The New Zealand police will re-examine an attempted assassination of Britain's Queen during her 1981 tour of the country, after allegations the matter was covered up by the government and police at the time.
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The New Zealand police will re-examine an attempted assassination of the Queen during her 1981 tour of the country, after allegations the matter was covered up by the government and police at the time.
New Zealand's intelligence agency has confirmed for the first time that a teenager tried to assassinate Queen Elizabeth II during a visit to the southern city of Dunedin in 1981, sparking a fresh police inquiry into how the incident was handled.
Documents released by the New Zealand Security Intelligence Service (SIS) show the then 17-year-old Christopher John Lewis shot at the Queen as she got out of her vehicle on the way to a science fair on 14 October during her eight-day tour of the Commonwealth nation.
Lewis, a disturbed New Zealander, aimed his .22 rifle at the British monarch, lining up her jade outfit in his scope. The bullet missed, but according to an investigation by reporter Hamish McNeilly for the website Stuff, the 17-year-old became obsessed with wiping out the royal family, as the government scrambled to conceal how close the self-styled terrorist had come to killing the head of state.
Two months after details of the historical case appeared in the local and international press, the New Zealand police commissioner, Mike Bush, has asked the deputy commissioner of national operations, Mike Clement ''to oversee an examination by current investigation staff of the relevant case file''.
Police declined to answer further questions but said in a statement, ''Given the passage of time, it is anticipated this examination of the old file and its associated material will take some time. New Zealand police will share the outcome of this examination once it has been completed.''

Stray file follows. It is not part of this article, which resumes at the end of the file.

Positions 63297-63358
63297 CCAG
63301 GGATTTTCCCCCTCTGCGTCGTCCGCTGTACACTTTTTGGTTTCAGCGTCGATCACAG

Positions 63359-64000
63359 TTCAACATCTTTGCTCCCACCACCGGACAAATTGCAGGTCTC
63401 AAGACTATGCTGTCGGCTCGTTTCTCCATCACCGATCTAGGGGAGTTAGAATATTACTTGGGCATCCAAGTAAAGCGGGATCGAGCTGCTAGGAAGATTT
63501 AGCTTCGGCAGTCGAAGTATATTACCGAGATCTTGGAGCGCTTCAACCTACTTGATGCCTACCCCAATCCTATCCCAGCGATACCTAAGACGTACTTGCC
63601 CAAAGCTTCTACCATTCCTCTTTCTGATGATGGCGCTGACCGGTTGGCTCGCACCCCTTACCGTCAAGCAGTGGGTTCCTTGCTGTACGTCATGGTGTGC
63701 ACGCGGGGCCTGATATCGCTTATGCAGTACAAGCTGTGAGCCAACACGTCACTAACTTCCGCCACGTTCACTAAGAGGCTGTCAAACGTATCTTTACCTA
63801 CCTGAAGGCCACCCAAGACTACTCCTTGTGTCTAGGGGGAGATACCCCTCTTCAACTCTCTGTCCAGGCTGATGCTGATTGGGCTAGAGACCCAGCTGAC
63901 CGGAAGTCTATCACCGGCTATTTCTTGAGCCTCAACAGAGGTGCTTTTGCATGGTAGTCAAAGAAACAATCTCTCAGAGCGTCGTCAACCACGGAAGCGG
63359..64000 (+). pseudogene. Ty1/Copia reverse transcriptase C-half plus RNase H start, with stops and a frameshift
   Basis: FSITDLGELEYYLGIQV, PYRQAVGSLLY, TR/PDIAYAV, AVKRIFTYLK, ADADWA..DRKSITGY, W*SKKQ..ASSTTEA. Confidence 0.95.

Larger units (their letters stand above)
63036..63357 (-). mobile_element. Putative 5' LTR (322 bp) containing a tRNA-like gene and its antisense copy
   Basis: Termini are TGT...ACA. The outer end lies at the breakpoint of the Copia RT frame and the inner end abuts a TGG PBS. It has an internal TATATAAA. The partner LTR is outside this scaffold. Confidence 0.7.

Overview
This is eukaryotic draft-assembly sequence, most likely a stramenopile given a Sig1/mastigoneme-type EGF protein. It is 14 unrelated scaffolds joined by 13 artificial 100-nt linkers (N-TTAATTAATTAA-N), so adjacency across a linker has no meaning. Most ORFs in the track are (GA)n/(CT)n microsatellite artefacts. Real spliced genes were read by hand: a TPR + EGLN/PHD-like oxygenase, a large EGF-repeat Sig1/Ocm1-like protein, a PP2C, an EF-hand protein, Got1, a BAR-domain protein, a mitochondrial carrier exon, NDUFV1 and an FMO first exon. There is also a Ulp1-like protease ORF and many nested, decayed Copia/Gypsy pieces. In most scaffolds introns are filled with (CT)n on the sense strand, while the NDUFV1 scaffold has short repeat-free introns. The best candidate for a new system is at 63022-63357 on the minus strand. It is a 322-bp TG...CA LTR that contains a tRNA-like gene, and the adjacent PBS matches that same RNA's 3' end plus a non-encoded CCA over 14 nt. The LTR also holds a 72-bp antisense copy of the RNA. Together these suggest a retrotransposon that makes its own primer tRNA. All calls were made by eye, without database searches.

''Lewis did indeed originally intend to assassinate the Queen, however did not have a suitable vantage point from which to fire, nor a sufficiently high-powered rifle for the range from the target,'' said a 1997 SIS memo that was declassified in February and seen by media including Reuters and Stuff today.
Lewis, who intelligence documents described as a ''severely disturbed'' youth, was not charged with attempted murder or treason, adding to claims the incident was downplayed to prevent embarrassment to a country hosting a royal visit.
He was instead charged with unlawful possession and discharge of a firearm.
Members of the crowd in Dunedin and reporters heard the shot, but were initially told by police that the noise was from a falling sign or a car backfiring.
''Current police investigations into the shots have been conducted discreetly and most media representatives probably have the impression that the noise was caused by a firework of some description,'' said a November 1981 memo from SIS, also released on Thursday.
According to intelligence documents, police kept a close eye on Lewis during a 1986 visit by the Queen to New Zealand, fearing that he was still a risk.
The intelligence agency revelations have prompted a police inquiry into the matter, authorities said on Thursday.
It is understood that immediately after the assassination attempt police told local and British media covering the royal tour that the sharp crack they had heard as the Queen stepped out of her Rolls Royce was not a gunshot but a council sign falling over.
''Current police investigations into the shots have been conducted discreetly and most media representatives probably have the impression that the noise was caused by a firework of some description,'' the SIS report stated. ''There is a worry, however, that in court the press may make the connections between the date of the offence and the Queen's visit.''
A former news editor of a local radio station, who was working in Dunedin at the time, told Stuff he believed multiple parties attempted to cover up the assassination attempt.
''I have no doubt the matter was covered up, the cops were embarrassed, they didn't want the media to know and we got embarrassed that we allowed ourselves to be snowballed to such a degree,'' said Allan Dick, who was summonsed to a meeting with a high-ranking detective and told reports of an assassination attempt were false.
Former Dunedin police detective Tom Lewis (of no relation to the shooter) said the then prime minister, Robert Muldoon, feared that if word got out, the royals would never again visit New Zealand. ''Once you start to cover up, you then have to keep covering up the cover-up,'' Lewis told Stuff.
Police told media that Christopher Lewis had shot at a nearby road, and the teenager – who went on to plot further assassination attempts on the royal family – was never charged with treason or attempted treason.
More than a decade after the incident, Lewis was charged with the brutal murder of an Auckland mother and the abduction of her baby daughter, who was later dropped at a nearby church.
He died in a New Zealand prison in 1997.